English: I don’t know, I feel like we’re slipping a little bit more into the middle in terms of picking material that will appeal to a broader piece of the community. In other words, I would like to visualize a very wide spectrum of divergent cultural groups in the theatre at the same time, watching the same show. It seems like the farther we reach out into the digital world the more that happens. It’s interesting because people who see us through the digital world don’t identify with any particular cultural entity. I notice as I watch our online sales, I’m just thrilled by the amount of people coming to our theatre from so many different cultural backgrounds.
It would appear that as a larger society we are embracing edgier fare easier than in years past.
English: I think everybody wants to get ‘the edge’ honestly. I think everybody would like to see something that turns them on because we’re all used to what we’re seeing every day; we all want to see something that grabs us and gives us something we didn’t have before we came. A perspective; I like to say that playwrights are like the prophets of our age because in that kind of ‘Jeremiah Ezekiel’ sense, they put their antennae up –they have very sensitive antennae– and they are able to receive and process information about what’s going on around them in a unique and superior way. Then they are able to translate those perceptions into a story which compresses the nature of life or of living life, right now, in our time, into a story that people can gain insight from. That’s how prophecy could be described in that manner.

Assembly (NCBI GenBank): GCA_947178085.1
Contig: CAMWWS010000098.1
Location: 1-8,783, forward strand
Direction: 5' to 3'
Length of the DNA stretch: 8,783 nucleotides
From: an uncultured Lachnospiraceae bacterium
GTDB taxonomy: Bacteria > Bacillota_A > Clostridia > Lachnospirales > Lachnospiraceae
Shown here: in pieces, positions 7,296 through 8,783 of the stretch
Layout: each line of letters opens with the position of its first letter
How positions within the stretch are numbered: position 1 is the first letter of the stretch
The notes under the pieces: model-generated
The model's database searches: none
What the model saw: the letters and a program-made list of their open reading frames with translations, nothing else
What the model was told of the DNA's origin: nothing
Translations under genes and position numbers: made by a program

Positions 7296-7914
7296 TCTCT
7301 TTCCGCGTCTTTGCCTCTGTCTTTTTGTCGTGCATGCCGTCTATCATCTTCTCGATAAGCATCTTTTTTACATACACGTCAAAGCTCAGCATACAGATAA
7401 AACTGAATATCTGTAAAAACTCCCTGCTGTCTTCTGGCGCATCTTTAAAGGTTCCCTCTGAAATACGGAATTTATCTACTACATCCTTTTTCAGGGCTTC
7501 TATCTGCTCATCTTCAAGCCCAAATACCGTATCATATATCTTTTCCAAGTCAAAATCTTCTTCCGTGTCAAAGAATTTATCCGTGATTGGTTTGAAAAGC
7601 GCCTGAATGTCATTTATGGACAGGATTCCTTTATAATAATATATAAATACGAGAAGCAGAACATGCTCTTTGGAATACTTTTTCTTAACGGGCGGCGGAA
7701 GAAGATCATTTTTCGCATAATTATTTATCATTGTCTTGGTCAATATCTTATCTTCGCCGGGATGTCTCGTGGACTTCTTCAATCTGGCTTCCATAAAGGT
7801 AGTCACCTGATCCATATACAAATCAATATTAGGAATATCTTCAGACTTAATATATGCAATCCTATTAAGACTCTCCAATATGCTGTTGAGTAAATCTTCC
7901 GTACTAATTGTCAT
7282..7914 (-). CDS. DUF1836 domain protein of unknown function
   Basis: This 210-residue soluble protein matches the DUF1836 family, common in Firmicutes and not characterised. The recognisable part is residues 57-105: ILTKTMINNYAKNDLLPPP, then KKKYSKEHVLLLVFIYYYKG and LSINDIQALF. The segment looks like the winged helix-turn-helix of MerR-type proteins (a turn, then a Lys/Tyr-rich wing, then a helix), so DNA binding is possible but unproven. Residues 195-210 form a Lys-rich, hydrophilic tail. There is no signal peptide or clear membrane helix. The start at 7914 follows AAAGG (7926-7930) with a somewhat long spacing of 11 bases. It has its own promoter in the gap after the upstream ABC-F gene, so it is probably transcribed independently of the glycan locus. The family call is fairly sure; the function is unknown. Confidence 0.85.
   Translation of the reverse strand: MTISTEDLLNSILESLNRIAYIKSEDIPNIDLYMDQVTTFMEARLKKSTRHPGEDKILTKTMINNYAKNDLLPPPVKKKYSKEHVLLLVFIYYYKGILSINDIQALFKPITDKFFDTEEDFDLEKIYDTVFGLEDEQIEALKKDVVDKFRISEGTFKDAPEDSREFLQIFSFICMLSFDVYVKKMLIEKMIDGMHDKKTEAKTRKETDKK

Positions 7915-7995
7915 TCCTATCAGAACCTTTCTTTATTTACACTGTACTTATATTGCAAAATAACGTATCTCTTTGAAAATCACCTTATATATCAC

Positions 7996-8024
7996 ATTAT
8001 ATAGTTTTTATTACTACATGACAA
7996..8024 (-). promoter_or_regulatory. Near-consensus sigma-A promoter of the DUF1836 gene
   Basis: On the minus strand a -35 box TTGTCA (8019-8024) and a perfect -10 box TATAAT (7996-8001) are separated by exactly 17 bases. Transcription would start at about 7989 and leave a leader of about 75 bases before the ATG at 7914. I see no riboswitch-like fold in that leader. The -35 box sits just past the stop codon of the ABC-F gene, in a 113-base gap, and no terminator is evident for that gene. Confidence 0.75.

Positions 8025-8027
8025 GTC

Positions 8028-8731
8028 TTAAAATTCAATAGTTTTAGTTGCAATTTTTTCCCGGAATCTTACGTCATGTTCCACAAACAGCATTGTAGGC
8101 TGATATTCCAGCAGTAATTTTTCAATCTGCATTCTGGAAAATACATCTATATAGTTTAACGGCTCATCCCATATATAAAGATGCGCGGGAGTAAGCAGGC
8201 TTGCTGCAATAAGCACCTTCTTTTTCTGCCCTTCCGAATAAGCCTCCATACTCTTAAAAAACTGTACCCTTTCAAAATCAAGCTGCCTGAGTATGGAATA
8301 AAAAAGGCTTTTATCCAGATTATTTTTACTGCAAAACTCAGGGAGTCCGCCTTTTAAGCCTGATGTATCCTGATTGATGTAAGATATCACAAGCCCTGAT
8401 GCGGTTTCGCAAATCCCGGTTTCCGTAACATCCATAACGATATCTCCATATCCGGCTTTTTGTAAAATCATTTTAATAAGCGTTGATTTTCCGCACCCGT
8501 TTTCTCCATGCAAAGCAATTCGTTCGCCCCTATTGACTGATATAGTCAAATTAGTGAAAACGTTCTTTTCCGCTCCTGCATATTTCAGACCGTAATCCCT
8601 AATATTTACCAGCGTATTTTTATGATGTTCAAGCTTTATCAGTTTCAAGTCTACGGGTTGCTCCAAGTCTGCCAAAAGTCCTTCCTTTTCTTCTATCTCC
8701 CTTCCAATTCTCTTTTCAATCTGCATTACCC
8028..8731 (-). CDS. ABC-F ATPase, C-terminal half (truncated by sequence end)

You offer a new perspective, a divergent view in your analysis…
English: Well, I see theatre as fulfilling. That’s how the Playhouse was founded on the belief that mankind invented theatre to fulfill a spiritual need. I don’t mean denominational as in any particular system of belief about the nature of the universe or the nature of God. But we need to tell these stories to make us feel unified with each other, with the universe. I imagine many of the early stories in theatre are like our myths: why does the rain come and what will happen if it doesn’t come and how can we get it to come since we don’t even understand what it is? Now it’s different, we still have needs. We have the need to feel connected and the theatre is supposed to serve that need.
Thus your choices for Playhouse are consistent with your core beliefs…no matter what?
English: I look for stories that my instincts tell me people want to hear based upon my experience living life and seeing what’s going on around us. When I look back over the 50 or 60 plays we’ve done, I wouldn’t apologize for a single one. Really, when it’s all over, when it’s all said and done, I think they were all great.